Dr. Roel Vertegaal is Professor of Human-Computer Interaction (HCI) at Queen’s University's School of Computing in Kingston, Ontario, and director of the Human Media Laboratory. He is also CTO of Xuuk, Inc., a startup that develops attention sensors for interactive, real-world viewing statistics gathering. Roel's first degree is in Electronic Music from Utrecht Conservatory in the Netherlands. He did an MSc in Computing in Britain, studied design in The Hague, and holds a PhD in HCI from Twente University. Roel is one of the world's experts on eye communication between humans, and between humans and technology. He received the Premier of Ontario's Research Excellence Award for his work on Attentive User Interfaces (AUI) [Google TechTalk], which was featured in media across the globe, from Good Morning America to Scientific American. Roel helped create the first North-American conference on Eye Tracking (ACM ETRA), established alt.chi as the alternative papers venue at the annual ACM SIGCHI conference and advised the National Academy of Sciences. His current interest is in Organic User Interfaces.
Jonathan SapsedCentre for Research in Innovation Management — CENTRIM, UK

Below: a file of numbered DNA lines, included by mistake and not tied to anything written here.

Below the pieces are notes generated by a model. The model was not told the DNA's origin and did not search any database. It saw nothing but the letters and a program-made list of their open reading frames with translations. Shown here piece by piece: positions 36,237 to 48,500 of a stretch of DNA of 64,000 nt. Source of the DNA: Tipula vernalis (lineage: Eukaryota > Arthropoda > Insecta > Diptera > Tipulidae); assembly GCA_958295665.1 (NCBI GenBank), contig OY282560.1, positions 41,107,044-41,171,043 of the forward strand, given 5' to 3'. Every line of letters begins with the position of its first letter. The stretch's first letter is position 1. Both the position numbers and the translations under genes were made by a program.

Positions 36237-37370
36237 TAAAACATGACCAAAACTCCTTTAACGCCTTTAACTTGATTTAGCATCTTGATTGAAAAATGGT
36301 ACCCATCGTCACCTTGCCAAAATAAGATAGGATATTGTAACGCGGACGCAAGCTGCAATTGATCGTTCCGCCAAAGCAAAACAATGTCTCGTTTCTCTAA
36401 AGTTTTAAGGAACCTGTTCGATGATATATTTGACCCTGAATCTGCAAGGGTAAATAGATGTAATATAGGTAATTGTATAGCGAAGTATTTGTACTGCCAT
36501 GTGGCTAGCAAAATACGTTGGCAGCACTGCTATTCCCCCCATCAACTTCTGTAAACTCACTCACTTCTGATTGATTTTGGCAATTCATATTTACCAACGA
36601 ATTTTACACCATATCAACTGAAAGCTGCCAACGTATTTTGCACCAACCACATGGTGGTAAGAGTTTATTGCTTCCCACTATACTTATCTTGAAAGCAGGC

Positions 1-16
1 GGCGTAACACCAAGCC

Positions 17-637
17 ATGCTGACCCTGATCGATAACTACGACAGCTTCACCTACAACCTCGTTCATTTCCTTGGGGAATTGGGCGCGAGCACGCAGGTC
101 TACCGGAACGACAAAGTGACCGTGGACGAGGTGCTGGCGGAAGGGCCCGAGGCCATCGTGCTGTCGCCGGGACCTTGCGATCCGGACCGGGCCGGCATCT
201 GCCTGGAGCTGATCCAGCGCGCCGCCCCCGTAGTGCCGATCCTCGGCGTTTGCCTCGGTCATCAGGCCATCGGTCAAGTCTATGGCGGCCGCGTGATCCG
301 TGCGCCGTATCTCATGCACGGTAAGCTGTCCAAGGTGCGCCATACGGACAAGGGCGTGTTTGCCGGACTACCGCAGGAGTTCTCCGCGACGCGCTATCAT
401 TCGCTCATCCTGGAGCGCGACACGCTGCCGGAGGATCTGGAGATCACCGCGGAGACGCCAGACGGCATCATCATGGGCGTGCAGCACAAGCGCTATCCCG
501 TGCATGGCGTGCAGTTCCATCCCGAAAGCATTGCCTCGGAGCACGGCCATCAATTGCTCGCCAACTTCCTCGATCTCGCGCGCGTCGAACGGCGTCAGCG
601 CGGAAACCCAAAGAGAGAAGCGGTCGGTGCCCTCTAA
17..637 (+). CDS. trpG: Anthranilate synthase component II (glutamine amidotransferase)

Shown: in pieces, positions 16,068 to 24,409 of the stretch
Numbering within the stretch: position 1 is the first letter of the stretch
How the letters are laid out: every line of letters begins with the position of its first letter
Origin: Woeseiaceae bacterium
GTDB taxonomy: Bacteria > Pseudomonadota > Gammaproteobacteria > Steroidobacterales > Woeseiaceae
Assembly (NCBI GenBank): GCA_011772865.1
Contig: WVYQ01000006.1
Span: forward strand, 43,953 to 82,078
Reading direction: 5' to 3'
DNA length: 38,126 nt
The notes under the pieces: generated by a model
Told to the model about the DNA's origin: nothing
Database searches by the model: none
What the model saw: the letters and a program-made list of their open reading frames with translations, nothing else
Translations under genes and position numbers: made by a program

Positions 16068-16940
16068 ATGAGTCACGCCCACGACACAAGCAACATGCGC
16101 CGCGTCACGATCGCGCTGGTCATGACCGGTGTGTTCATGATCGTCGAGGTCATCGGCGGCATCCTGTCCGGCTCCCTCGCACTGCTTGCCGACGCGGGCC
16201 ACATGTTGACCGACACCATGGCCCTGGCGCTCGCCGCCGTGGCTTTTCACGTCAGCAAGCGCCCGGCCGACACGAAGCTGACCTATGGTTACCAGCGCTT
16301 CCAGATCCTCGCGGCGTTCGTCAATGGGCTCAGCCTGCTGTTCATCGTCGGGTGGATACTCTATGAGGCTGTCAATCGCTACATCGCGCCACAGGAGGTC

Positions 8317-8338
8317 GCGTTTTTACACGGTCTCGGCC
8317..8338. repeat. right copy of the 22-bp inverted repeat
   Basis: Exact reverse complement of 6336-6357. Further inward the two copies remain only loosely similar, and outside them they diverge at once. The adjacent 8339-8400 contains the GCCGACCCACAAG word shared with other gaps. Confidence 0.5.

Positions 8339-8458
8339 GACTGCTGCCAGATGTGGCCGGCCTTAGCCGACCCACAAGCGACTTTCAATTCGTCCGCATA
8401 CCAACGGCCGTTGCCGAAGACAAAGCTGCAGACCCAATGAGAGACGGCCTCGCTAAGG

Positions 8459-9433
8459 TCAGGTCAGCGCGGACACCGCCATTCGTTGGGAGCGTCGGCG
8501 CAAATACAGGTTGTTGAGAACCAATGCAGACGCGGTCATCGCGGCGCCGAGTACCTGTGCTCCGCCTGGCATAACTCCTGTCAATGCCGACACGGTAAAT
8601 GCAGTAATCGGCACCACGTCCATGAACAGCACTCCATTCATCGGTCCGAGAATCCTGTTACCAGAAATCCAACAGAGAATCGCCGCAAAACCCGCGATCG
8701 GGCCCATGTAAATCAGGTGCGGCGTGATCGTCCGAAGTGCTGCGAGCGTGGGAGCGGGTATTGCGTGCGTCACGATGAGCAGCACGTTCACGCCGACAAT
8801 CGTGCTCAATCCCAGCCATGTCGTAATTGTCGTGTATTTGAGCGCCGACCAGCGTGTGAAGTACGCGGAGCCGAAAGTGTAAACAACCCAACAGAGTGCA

Dr Jonathan Sapsed is a researcher and practitioner of creativity and innovation. He is Principal Research Fellow at the Centre for Research in Innovation Management (CENTRIM) at the University of Brighton, where he is Principal Investigator of the Brighton Fuse project (www.brightonfuse.com), a £1m grant from the Arts and Humanities Research Council to map, measure and enhance a significant digital creative cluster. Jonathan has researched creativity and innovation in digital firms in Silicon Valley in the US, UK video games developers, as well as companies such as Disney, Sun Microsystems, Ericsson, and QinetiQ. He has advised the UK’s Economic and Social Research Council on the creative industries research agenda, and his previous projects studied the use of Information and Communications Technologies (ICTs) for knowledge management in global project teams. His research is published in journals such as Research Policy and Organization Studies. He is on the editorial boards of Journal of Management, Technovation and International Journal of Innovation Management and he is co-editor of the Oxford Handbook of the Creative Industries from Oxford University Press. Jonathan has worked on numerous consultancy projects with Ernst & Young, Technopolis and SIMI on issues of technology and knowledge transfer, digital media and adoption by Small and Medium-Sized Enterprises of ICTs. He was an Innovation Fellow of the Advanced Institute of Management Research (AIM) and has held research appointments at the London School of Economics, Imperial College Business School, SPRU at the University of Sussex and Cranfield School of Management. In his spare time Jonathan is a comics writer and enjoys drawing on his Ipad.